The judge presiding over Tuesday’s class-action lawsuit against the New York Board of Elections has moved the hearing to a later date, reports The Young Turks‘ Jordan Chariton, who attended the hearing.
The judge also instructed the plaintiffs to name all New York counties as defendants and to give the counties notice that they have to appear in court to defend their registration process. There are over 60 counties in the state of New York.
The state’s Board of Elections has defended itself against the suit’s claims of widespread disenfranchisement by arguing that it isn’t responsible for the registration procedures in the various counties, Chariton reports:
The judge told voters they could file a court order if they feel they have been disenfranchised, Chariton said, while lawyers for the plaintiffs have directed voters who are unable to vote in Tuesday’s primary because their registration was switched to a different party without their knowledge to file a provisional ballot.
The plaintiffs’ lawyers were pleased that the judge did not dismiss the suit, noting that Tuesday afternoon’s decision preserved the right to contest the primary’s results.
Watch Chariton’s full report on the lawsuit here.
As voters on Tuesday morning began casting ballots around New York in the state’s Democratic and Republican primaries, a federal court in New York City was scheduled to hear an emergency class-action lawsuit that was filed against the state’s Board of Elections alleging that thousands of New Yorkers will be heading to the polls only to discover they can’t vote.
Many New Yorkers—mostly registered Democrats—recently discovered their voting registrations changed without their knowledge or that their registration never went through in the first place, argued Election Justice USA (EJUSA), the group that filed the lawsuit alongside 200 voters.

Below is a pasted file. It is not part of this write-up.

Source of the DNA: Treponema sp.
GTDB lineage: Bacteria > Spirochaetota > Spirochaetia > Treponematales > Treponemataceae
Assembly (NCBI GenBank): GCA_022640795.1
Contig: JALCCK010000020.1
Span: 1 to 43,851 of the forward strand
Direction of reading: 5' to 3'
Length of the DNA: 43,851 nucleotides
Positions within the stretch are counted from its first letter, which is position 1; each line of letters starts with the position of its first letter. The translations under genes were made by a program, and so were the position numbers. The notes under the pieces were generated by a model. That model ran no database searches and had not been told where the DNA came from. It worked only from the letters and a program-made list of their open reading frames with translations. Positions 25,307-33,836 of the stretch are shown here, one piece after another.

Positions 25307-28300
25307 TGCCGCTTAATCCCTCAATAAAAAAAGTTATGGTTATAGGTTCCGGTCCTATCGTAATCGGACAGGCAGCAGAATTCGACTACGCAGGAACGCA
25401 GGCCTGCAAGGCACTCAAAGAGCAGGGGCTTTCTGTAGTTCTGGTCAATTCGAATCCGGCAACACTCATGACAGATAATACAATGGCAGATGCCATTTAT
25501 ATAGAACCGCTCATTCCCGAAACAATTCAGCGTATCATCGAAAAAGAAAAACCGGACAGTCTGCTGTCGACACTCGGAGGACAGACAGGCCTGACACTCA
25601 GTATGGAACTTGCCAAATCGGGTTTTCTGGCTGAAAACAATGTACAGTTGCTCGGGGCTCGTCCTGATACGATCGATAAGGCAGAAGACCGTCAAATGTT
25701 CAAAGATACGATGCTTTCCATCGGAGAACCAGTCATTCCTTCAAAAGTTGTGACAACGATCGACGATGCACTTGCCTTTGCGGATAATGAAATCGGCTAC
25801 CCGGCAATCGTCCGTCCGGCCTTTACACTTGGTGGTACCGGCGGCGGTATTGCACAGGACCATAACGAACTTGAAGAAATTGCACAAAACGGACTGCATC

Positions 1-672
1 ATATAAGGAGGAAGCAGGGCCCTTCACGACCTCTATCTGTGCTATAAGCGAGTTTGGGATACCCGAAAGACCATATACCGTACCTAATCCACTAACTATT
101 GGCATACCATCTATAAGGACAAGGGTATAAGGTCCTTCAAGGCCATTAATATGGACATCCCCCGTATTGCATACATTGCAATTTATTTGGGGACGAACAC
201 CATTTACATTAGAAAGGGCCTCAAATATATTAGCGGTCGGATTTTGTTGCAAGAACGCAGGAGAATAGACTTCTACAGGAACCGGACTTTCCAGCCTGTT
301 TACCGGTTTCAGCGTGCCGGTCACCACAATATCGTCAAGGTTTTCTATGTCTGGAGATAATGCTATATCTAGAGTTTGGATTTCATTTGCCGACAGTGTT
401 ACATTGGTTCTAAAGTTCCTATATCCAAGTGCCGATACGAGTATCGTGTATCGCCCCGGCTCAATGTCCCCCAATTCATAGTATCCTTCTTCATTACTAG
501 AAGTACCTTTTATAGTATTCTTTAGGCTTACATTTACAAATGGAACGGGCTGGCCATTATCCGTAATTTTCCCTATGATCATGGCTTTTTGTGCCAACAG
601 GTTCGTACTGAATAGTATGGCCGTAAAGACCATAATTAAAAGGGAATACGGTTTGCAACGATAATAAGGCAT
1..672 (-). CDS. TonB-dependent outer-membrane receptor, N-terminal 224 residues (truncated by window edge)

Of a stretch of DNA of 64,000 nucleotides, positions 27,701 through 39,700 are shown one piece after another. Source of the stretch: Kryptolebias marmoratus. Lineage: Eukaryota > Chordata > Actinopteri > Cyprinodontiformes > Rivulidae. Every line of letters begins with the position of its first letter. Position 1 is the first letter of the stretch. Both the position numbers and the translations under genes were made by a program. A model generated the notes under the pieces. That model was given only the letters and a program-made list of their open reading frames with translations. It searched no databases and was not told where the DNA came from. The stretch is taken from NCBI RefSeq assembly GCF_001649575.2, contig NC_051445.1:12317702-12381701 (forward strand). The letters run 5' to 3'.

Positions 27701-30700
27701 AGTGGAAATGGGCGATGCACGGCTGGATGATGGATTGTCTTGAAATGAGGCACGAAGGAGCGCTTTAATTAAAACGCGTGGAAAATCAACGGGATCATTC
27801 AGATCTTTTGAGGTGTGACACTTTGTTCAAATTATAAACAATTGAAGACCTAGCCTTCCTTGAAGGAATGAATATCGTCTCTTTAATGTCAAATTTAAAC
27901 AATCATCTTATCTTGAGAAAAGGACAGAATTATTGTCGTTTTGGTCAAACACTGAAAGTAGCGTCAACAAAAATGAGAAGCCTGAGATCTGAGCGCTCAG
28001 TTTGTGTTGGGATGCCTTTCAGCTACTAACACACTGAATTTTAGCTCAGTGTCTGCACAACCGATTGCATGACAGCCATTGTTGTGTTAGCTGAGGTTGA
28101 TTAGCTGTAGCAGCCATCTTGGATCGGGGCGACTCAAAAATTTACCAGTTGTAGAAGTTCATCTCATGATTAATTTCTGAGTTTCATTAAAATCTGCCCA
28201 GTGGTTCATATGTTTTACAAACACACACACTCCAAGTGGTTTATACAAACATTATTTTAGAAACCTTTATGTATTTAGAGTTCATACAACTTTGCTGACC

These disenfranchised voters, numbering in the thousands, have been unfairly disqualified from voting in the state’s closed primary, argues EJUSA.
“Voters are frustrated, angry, and feel helpless,” said Shyla Nelson, spokeswoman for EJUSA. “We have heard hundreds of stories, with desperate pleas for help. This election season has excited and galvanized the voting public in unprecedented numbers. For these voters to be systematically and erroneously removed from the rolls or prevented from voting in their party of choice is devastating to them personally and has sent a wave of doubt and worry through the voting public.”
The group seeks an injunction that would immediately allow “tens of thousands” of potential plaintiffs to cast their votes in Tuesday’s primary, reports Gothamist. Such a blanket order would effectively make the New York primary an open one, according to ThinkProgress.
EJUSA was awarded a 9am hearing in federal court in New York City on Tuesday. By 11:15am the attorney general named in the case had still not showed up, according to a local reporter, and after EJUSA requested an emergency summons the hearing was rescheduled to 2pm. If the judge rules in favor of the plaintiffs any provisional ballots filed today will be counted, EJUSA says.
New revelations have lent support to the group’s allegations: WNYC reported Tuesday that over 123,000 Democratic voters in Kings County—a.k.a Brooklyn—had mysteriously disappeared from the Board of Elections’ records since November of 2015. (The deadline for New Yorkers to change party affiliation was October 9, the earliest in the country, and the deadline for first-time voters to register was March 25.)
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